The Joys of Pork Tenderloin
Last night I made my first ever pork tenderloin and it was easy and fabulous. The recipe came from Epicurious and involved making slits into the meat and stuffing in slivers of garlic, then seasoning with salt, pepper, and cumin, browning it, then adding broth and wine to the pan and popping it into the oven for 10 minutes.
Totally fantastic. Now I'm dying to know other preparations for this cut of meat... Please share.
Timely question. I've been doing a similar roast tenderloin for years and was getting bored, though it's easy and very tasty. I found a great recipe on Epicurious for slivered pork tenderloin in a lime cream sauce. I wasn't convinced it would be great but I had all the ingredients on hand and decided to try. The sauce had a really nice snap to it. I subsituted pancetta as I didn't have bacon, and the pork took quite a bit longer to cook than the two minutes indicated in the recipe, but it was a big hit.
I have the ZC Cookbook, so I'll have to go back and look at this. Do you mean traditional brining (saltwater) or does she do the advance salt-curing thing she does for her famous roasted chicken to pork tenderloin also?
I bought a pre-brined tenderloin awhile back (it was on sale), which seem to be appearing more and more. They call it something else ("enhanced" or something), and it was pretty darn good. Not willing to pay extra for it if I can do it myself, though.
You just plop the pork tenderloin in a salt and sugar water solution for up to 3 days in the fridge beforehand. I think the cookbook recommends warming the water to extract the most flavor out of the chile peppers and a few other spices that are also in the brine, but I have never done that.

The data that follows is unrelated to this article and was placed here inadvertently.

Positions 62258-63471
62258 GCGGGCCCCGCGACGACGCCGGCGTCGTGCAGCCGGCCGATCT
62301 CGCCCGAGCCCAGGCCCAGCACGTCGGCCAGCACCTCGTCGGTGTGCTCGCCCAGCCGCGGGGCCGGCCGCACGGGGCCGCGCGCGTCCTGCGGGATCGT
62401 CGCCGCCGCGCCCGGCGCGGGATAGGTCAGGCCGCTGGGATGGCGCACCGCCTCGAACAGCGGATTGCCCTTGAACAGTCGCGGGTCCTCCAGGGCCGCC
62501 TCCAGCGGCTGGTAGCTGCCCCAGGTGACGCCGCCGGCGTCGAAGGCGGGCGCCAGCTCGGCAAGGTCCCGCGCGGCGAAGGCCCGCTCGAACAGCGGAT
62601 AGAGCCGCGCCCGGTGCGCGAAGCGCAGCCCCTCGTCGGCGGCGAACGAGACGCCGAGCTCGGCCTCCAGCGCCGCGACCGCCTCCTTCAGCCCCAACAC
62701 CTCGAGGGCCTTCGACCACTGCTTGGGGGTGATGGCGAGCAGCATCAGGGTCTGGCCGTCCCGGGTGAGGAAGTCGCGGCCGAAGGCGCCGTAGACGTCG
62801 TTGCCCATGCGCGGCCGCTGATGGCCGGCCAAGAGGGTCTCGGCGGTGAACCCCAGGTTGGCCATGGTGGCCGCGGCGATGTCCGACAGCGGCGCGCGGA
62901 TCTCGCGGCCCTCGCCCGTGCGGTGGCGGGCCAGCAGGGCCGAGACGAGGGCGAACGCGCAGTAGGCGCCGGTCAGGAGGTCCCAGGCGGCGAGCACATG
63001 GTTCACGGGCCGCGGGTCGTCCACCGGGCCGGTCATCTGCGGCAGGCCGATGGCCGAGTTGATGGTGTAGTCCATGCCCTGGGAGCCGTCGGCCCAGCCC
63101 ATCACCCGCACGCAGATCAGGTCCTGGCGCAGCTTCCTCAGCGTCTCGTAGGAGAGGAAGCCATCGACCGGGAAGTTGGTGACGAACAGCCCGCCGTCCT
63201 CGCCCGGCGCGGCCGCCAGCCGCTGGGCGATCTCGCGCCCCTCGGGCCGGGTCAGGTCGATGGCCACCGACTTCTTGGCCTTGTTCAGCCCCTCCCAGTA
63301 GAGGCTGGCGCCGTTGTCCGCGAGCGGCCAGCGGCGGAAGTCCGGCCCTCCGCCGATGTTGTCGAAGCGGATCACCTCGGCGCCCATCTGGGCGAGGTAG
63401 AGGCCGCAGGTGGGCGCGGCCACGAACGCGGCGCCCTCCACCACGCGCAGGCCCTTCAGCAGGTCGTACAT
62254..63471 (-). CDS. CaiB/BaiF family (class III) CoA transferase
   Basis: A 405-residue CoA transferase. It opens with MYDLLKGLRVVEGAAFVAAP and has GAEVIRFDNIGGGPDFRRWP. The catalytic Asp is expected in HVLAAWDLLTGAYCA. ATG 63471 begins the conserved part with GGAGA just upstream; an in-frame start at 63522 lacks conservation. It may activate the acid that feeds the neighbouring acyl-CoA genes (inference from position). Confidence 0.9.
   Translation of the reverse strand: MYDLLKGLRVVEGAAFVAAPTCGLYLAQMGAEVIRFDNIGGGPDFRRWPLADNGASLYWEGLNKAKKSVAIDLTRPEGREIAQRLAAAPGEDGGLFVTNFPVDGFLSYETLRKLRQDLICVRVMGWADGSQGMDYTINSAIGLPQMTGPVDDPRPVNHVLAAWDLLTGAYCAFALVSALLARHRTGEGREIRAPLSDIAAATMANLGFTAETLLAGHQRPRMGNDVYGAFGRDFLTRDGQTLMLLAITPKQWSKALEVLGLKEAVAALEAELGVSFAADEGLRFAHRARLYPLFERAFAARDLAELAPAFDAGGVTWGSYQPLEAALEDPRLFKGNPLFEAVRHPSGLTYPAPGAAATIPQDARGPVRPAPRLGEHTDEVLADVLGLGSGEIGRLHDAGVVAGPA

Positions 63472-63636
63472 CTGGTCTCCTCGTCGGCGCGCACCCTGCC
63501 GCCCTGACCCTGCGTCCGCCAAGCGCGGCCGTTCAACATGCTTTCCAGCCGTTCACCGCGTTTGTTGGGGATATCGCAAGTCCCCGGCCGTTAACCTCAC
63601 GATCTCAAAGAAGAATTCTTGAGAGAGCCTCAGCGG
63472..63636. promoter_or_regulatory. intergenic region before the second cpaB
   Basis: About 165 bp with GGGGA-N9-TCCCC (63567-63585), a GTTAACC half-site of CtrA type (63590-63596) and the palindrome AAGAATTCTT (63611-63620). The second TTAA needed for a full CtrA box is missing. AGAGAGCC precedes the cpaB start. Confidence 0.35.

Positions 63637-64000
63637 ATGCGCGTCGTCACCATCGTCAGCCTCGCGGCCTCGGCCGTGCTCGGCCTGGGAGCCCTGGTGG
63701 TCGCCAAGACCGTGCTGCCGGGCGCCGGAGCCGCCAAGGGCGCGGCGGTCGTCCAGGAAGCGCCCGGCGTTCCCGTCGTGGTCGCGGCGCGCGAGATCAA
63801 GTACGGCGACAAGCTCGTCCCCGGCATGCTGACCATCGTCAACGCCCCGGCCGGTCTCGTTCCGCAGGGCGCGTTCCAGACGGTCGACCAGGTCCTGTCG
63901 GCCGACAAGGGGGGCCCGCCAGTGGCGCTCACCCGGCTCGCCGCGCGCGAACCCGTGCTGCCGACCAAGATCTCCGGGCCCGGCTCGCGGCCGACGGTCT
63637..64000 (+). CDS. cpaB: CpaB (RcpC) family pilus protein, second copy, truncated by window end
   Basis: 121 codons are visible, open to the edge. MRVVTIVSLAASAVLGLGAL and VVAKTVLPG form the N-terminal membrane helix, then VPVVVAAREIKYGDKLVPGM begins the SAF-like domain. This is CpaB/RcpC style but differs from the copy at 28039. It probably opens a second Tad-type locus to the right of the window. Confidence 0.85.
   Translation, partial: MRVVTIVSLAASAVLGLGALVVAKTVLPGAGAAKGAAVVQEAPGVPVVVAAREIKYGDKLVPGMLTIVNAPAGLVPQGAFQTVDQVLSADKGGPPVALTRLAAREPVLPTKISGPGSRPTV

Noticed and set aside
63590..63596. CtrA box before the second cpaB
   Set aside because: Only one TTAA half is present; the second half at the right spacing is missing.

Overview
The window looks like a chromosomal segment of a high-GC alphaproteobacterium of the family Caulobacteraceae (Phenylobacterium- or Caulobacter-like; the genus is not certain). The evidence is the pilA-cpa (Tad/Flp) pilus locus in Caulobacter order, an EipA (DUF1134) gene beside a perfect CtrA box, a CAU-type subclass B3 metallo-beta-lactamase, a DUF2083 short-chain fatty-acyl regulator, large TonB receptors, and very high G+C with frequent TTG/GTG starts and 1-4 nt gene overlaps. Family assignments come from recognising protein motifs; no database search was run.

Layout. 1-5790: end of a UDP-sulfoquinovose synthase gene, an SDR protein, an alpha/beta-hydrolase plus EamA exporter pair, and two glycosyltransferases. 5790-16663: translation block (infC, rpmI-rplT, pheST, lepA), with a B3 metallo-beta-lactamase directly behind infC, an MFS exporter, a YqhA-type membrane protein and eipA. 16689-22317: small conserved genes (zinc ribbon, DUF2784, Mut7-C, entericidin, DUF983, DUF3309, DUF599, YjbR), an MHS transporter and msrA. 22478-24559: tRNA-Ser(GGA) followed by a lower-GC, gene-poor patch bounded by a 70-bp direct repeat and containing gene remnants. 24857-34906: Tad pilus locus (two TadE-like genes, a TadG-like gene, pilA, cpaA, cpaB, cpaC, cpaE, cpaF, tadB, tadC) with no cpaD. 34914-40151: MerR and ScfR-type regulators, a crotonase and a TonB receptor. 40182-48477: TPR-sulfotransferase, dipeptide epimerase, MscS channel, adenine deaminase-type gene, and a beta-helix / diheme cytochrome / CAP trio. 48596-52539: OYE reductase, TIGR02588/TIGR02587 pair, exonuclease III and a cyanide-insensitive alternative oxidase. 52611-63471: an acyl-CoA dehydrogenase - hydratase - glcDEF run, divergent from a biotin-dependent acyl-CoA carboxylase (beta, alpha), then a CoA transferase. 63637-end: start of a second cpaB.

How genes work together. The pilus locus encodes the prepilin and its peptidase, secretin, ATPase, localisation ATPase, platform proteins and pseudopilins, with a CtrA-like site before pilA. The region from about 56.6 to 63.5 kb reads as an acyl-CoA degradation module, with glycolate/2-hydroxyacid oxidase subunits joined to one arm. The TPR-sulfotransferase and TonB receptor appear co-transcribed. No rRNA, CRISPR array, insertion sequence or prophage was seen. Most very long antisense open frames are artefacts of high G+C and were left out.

I tried her salted roasted chicken and bread salad stuffing recipe too, but it was not worth the work. Next time I am in SF I want to try the real thing.
..I am brining a HUGE chicken (7.57 pounds? Whoa!) using the ZC brine method prior to roasting it tomorrow. It will be rubbed with a homemade herbes de Provence blend, heavy on the lavender, and ultimately glazed with lavender honey. No bread salad, but I am using the fine Zuni buttermilk mashed spuds recipe, with the addition of some roasted garlic cloves.
Haven't used so mild a brine before, for such a long time - two days now - and on a whole bird. Bulletins as events warrant.
Cha Shao Pork
1 lb pork fillet
1 Tbs mild oil
1 Tbs honey
2 Tbs light soy
½ Tbs sugar
1 Tbs Rice Wine
1/8 tsp 5 spice
1 clove garlic
¼ tsp pepper
½ tsp salt
¼ tsp mixed herbs
Cochineal or red food colouring
Slice loins into long strip down the middle.
Mix marinade. Stand pork in overnight. Turn often.
Drain, reserve marinade.
Roast 12 mins @ 220 deg c. Baste with oil and marinade.
Reduce to 180 deg C for 10 mins
Baste with honey, roast 5 mins.
Serve hot or cold
Slice thinly cross-grain.
This is our favorite cut - we buy the vacuum sealed ones at TJs - they can be kept for at least 10 days, and are a great item to have in the fridge for nights when we forget to get a "main course" meat.
Here's one of my favorites:
In a mortar & pestle, crush to a fine powder the following:
- seeds from 15 - 20 pods of green cardamom
- 1 Tbsp cumin seeds
- 1 star anise pod
- 1/8 tsp each of allspice, cinnamon & fenugreek
- heavy pinch of good, coarse salt
- peppercorns to taste (i like a combo of white & green)
Rub the pork with a blend of 1 part EVOO to 1 part sesame oil, then pat the spice rub on well.
from this point, you can sear, then finish in the oven(which i prefer), or you can roast from start to finish.
I like to serve these with roasted root veggies (beet, shallot, garlic, potato, carrot & parsnip) & quinoa.
No matter what the preparation method, I always brine it for about 4 hours or more in a salt, brown sugar and pepper solution. Then I rinse it off and season and BBQ or roast it. The brining seems to make it even more moist and gives me a bit more room for error if I overcook the meat.